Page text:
She doesn’t want to be there. One of the most offensive and pernicious lies in the film industry are those “cheerful prostitute” characters. It’s all well and good to write nuanced characters. But the whole happy-whorehouse thing isn’t just cheap tricks for lazy writers who can’t think up real stories. It’s the glamorization of something that, if it happened to you, would destroy your whole world.
I will spare you the thought exercises, since I try to keep this blog shiny clean. But don’t tempt me. I’m a writer, and that means I can make you see things you didn’t want to see. Just go ahead right now and throw into the trash every DVD you own that perpetuates that lie. And change the channel, forever, if you see it on TV. Thanks.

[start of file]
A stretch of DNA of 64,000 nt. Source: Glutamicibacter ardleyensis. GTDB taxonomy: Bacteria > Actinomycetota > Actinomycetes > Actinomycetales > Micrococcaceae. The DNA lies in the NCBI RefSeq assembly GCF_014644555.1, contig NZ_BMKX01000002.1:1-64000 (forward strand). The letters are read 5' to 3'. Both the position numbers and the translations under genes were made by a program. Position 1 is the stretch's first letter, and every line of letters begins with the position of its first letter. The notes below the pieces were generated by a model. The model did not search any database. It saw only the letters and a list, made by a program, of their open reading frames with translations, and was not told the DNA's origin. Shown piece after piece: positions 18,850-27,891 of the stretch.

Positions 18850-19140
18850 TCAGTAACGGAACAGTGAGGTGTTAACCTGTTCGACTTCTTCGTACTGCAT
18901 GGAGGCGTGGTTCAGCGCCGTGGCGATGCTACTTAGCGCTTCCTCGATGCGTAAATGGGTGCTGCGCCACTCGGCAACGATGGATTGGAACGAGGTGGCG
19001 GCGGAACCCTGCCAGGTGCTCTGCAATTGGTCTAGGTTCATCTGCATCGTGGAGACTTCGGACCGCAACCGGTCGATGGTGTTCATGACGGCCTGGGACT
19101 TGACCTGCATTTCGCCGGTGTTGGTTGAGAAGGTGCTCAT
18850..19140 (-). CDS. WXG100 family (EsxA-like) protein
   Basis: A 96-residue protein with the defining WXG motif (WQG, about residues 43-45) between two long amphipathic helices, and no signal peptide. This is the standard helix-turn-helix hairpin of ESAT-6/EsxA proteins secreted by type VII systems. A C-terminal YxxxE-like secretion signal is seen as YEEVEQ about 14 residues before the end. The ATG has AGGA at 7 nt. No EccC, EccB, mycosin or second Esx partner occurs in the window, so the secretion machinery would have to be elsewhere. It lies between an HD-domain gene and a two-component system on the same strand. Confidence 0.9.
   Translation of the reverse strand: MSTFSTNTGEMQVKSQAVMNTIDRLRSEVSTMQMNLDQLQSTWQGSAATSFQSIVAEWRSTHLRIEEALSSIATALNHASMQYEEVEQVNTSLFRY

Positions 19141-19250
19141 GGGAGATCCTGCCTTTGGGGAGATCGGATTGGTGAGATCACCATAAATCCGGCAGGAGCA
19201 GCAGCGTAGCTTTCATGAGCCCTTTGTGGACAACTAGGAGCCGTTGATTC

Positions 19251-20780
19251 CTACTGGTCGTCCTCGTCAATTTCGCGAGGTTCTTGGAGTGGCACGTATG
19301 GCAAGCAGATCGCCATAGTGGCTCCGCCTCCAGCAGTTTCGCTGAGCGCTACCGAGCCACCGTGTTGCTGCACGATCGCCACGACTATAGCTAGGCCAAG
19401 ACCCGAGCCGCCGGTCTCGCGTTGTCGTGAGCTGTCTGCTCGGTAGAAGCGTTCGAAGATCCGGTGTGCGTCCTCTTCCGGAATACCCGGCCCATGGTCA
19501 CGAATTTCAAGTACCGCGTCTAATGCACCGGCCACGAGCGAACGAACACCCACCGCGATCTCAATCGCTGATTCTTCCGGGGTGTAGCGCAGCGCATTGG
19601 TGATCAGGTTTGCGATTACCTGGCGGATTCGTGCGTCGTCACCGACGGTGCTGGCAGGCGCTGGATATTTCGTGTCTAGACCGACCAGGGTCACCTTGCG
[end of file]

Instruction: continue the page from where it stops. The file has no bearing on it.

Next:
2 thoughts on “About that sweet ‘lil prostitute next door . . .”
People have no idea what that kind of life does to a person. Oh my heavens! You know, everyone chuckled and nodded at “Pretty Woman” but how desperate would you be if you were in her shoes – 3,000 miles from home and not a cent to your name?
We lived in a very gritty part of the city for about 20 years, and some of my children’s schoolmates have gotten caught up in this lifestyle. I cannot tell you how much it pains me to see these **children** sitting on the side of a freezing road and refusing all offers of help (except money) for fear that there will be repercussions. These are kids who sat in my living room and ate chocolate chip cookies with me once upon a time.
Yes, please. Know the facts. Get rid of the garbage idea that “it’s okay”. It’s not okay. Not even if you picked the path.
Oh my goodness. How heartbreaking, Katie.